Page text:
Status epilepticus (SE), one of the most common neurological abnormalities, is triggered by a variety of insults to the brain and can lead to the development of epilepsy. Neuronal functional remodelling induced by SE is thought to be a consequence of injury-induced excitotoxicity triggered by massive and repetitive depolarisations. Recently, however, growing evidence challenging this purely neurocentric vision in epilepsy research has indicated that glial cells may influence the development and maintenance of epileptic conditions. In particular, microglia cells which orchestrate inflammatory reactions in the brain become activated after SE, even in the absence of massive neuronal death.

We have recently characterized the functional state of microglia in a mouse model of SE and our working hypothesis is that the specific microglia activation rapidly developing after SE determines neuronal adaptive processes which influence the outcome of the disease. This role of microglia cells could rely on their ability to release inflammatory molecules but also to establish direct contacts with neurons, notably with synapses.

The objective of the present project is thus to understand the consequences of microglia activation after SE on neuronal and synaptic signalling. Our strategy will be to study how properties of hippocampal neurons and of neuron-microglia interactions change in parallel with the development of inflammation and then to analyse how these modifications develop in a situation where microglia activation is impaired. In the absence of really convincing and specific pharmacological tools to inhibit microglia activation, we have identified two knockout (KO) mice for receptors which are mostly microglial, P2X7- and TLR4, and for which preliminary evidence indicates that microglial signalling is disrupted after SE.

We will first analyze gene expression by qPCR and with DNA microarrays at different time points to obtain a precise time course of the inflammatory reaction and to determine the overall transcriptom changes occurring after SE in the hippocampus of WT and KO mice. The results of this first task will identify the genes modulated after SE, regulated by P2X7 and TLR4 and for which we will look for functional correlates in subsequent tasks.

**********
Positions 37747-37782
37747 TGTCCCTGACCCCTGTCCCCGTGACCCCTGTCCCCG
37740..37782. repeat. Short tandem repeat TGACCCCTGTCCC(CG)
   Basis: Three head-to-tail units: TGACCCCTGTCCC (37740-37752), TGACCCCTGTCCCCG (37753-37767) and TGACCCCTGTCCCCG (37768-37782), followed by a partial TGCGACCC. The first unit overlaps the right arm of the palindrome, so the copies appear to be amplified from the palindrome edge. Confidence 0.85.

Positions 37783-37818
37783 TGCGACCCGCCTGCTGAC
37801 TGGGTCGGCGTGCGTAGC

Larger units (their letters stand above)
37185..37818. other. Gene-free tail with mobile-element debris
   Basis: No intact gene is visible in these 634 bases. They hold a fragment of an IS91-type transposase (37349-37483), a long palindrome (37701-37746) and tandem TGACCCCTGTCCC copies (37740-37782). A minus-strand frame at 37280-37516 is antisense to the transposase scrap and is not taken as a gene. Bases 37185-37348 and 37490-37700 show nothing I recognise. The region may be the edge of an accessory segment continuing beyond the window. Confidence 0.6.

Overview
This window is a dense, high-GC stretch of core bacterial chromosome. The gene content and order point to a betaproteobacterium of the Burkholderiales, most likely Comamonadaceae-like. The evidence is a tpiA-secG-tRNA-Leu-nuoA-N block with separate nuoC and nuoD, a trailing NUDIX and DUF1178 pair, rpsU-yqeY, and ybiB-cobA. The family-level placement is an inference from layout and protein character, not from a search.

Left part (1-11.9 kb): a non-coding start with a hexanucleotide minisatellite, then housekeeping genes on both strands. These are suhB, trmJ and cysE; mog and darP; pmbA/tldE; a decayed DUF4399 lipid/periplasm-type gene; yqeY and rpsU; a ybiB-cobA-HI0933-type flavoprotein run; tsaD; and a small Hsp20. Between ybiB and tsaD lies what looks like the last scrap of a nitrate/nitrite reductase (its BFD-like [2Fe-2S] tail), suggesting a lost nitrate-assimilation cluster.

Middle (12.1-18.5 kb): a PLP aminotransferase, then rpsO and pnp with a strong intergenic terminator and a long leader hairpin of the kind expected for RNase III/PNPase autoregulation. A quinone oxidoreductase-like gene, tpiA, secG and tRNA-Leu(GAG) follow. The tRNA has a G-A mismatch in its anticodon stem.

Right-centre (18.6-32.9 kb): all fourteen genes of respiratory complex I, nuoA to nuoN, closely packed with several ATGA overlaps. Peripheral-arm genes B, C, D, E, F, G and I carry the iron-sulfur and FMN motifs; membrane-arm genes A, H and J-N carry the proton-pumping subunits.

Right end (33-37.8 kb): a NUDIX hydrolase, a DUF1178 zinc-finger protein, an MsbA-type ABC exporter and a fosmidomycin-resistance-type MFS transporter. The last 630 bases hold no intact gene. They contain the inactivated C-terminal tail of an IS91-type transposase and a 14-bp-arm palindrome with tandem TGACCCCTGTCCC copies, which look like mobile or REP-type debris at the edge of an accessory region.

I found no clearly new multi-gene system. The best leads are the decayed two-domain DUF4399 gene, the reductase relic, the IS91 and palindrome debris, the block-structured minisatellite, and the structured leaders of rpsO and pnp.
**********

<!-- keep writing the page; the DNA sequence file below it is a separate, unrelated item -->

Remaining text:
Surprisingly, there no is clear description of the functional changes occurring along the week following SE. We will thus use field potential and patch clamp recordings combined with calcium imaging in acute hippocampal slices and analyse changes in neuronal excitability, synaptic transmission and astrocyte-to-neuron communication at different time after SE. We will then use the most advanced methods in fluorescent microscopy (confocal, 2-photon, STED) to study, with the highest possible resolution, changes in the fine structure of dendritic spines, thought to be important for their function, of thin microglial processes, which contact neurons, and in the dynamics of microglia-neuron interactions in the hippocampus at different time points after SE. Comparison of these functional and structural changes during the inflammatory reaction in wild type mice and when microglial activation is disrupted in KO mice will instruct us on how microglia influences neuronal adaptation after SE. Comparison of these data with those of gene expression profiling will identify putative signalling pathways which will be then tested.

This project associates a team specialized in the functional analysis of neuronal and synaptic networks and of neuron-glia interactions with a team pioneer in superresolution microscopy applied to the study of synapses. It should identify new signalling pathways between microglia and neurons and shed a completely new light on the mechanisms of epileptogenesis.


ANR Programme: Sciences de la vie, de la santé et des écosystèmes : Neurosciences (Blanc SVSE 4) 2010

Project ID: ANR-10-BLAN-1419

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The project coordinator is the author of this abstract and is therefore responsible for the content of the summary. The ANR disclaims all responsibility in connection with its content.